- Topics At a Glance
- Left-Hand Sum
- Right-Hand Sum
- Comparing Right- and Left-Hand Sums
- Error in Left- and Right-Hand Sums
**Midpoint Sum****Midpoint Sums with Shortcuts**- Over or Under Estimates
- Trapezoid Sum
- Trapezoid Sum with Shortcuts
- Over or Under Estimates
- Comparison of Sums
- Definite Integrals of Non-Negative Functions
- Definite Integrals of Real-Valued Functions
- Conditions for Integration
- General Riemann Sums
- Properties of Definite Integrals
- Single-Function Properties
- Talking About Two Functions
- Thinking Backwards
- Average Value
- Averages with Numbers
- Averages with Functions
- In the Real World
- I Like Abstract Stuff; Why Should I Care?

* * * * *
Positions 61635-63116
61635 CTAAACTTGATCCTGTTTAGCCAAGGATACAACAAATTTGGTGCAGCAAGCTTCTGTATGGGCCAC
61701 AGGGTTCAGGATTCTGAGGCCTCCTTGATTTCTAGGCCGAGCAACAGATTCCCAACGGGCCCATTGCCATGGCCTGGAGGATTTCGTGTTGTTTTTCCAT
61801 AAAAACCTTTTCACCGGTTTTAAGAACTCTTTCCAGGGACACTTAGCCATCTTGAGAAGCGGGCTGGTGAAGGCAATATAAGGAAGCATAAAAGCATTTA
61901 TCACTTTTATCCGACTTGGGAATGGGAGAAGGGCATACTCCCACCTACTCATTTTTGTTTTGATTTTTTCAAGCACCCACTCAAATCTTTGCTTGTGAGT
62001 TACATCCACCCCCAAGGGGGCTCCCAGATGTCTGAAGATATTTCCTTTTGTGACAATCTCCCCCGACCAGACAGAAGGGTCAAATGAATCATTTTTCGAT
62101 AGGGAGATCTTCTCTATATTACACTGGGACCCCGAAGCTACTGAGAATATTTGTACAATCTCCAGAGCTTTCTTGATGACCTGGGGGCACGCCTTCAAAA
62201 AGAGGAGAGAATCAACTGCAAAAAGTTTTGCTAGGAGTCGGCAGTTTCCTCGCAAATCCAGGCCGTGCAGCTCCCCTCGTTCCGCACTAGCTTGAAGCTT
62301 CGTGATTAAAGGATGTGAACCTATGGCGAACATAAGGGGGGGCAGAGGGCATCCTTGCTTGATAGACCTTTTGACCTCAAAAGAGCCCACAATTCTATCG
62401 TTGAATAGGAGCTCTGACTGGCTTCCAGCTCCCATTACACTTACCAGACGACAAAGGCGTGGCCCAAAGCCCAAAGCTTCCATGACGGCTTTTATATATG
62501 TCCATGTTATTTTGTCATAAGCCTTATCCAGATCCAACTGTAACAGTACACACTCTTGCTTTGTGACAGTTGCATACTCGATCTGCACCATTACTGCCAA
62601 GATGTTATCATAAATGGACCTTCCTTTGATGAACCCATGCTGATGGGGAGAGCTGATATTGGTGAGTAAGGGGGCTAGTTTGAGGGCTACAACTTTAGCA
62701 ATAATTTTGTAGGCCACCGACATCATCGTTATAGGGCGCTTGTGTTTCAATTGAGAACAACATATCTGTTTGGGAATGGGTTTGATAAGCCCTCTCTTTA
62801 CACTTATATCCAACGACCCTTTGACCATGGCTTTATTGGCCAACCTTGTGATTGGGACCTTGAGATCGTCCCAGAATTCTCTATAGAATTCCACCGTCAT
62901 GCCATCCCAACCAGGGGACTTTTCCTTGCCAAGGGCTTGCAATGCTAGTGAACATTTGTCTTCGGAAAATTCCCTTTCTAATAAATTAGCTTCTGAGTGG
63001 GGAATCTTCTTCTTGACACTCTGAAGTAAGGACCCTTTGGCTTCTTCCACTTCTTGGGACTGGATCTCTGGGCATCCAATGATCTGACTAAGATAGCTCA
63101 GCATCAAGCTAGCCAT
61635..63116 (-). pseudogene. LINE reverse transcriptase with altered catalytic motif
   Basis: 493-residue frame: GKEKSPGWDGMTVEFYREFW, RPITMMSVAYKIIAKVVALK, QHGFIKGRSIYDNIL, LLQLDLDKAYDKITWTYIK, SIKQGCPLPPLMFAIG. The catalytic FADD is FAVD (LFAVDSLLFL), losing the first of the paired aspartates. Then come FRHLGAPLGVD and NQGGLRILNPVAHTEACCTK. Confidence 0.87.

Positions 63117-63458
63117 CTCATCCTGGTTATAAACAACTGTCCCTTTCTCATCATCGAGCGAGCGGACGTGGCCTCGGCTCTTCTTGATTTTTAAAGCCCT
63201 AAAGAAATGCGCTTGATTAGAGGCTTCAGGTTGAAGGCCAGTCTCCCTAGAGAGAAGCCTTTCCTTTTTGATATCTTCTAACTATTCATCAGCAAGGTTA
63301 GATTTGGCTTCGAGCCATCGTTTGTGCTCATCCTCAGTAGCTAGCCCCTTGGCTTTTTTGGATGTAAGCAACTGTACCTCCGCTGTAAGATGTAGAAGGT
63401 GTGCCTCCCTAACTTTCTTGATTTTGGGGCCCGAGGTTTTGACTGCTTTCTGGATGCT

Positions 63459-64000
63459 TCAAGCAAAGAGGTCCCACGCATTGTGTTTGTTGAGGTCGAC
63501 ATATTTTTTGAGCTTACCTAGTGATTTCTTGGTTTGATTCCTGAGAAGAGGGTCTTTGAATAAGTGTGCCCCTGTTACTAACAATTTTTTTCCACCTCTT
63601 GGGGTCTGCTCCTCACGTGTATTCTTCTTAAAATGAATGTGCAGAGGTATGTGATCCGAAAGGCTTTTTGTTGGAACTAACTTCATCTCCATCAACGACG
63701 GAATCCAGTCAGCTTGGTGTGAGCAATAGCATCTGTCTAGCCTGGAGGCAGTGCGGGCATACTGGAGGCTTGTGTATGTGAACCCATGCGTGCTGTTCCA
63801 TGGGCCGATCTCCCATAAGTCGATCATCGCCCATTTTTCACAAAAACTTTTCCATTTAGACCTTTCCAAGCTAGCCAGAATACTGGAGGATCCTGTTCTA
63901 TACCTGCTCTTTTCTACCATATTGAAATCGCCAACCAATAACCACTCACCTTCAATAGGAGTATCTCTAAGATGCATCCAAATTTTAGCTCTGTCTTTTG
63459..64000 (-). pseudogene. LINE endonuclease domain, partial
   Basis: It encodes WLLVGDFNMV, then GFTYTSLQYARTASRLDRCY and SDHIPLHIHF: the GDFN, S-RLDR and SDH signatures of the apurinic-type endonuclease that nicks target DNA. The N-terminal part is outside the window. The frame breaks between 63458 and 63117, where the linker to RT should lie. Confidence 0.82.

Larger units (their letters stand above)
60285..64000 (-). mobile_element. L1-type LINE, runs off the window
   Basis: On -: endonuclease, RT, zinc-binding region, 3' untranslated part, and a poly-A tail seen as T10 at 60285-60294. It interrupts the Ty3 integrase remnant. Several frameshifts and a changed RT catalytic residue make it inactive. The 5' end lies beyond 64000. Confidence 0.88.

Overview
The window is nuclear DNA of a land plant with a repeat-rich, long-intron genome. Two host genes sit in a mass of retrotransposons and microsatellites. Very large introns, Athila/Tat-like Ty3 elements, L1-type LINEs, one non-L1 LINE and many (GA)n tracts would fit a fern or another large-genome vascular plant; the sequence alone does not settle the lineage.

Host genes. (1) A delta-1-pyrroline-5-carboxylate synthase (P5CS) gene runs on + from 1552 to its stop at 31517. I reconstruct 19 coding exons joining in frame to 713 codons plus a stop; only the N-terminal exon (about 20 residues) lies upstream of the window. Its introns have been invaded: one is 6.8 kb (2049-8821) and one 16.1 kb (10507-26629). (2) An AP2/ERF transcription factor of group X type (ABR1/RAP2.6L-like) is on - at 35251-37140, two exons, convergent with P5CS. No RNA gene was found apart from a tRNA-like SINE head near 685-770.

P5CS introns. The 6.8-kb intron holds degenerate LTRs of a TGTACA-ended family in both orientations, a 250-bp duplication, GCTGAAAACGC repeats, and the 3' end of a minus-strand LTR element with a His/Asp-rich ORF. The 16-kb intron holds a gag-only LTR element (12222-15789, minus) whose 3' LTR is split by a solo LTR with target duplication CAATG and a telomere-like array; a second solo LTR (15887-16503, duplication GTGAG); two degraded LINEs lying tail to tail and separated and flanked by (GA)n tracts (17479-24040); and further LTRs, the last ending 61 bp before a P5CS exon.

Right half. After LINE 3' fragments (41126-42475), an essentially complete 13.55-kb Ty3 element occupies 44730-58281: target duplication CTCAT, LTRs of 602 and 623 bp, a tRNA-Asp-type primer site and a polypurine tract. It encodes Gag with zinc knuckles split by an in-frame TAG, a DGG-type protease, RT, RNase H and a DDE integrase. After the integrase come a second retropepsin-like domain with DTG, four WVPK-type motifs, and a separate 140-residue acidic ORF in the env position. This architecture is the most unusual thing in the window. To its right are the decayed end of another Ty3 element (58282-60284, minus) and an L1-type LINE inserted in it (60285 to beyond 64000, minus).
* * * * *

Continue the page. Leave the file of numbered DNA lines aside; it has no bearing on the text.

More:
- How to Solve a Math Problem

Midpoint sum notation isn't as concise as left-hand sums and right-hand sum notation. However, we can still use similar shortcuts to find the values of *f* at all the points we need, add these values up, and then multiply by the width of a sub-interval. Check out our examples!

Example 1

Let |

Exercise 1

Use a midpoint sum with 5 sub-intervals to estimate the area between *f* (*x*) =* x*^{2} and the *x*-axis on [0,1].

Exercise 2

Use a midpoint sum with 10 sub-intervals to estimate the area between *f* (*x*) = *x*^{2} and the *x*-axis on [0,1].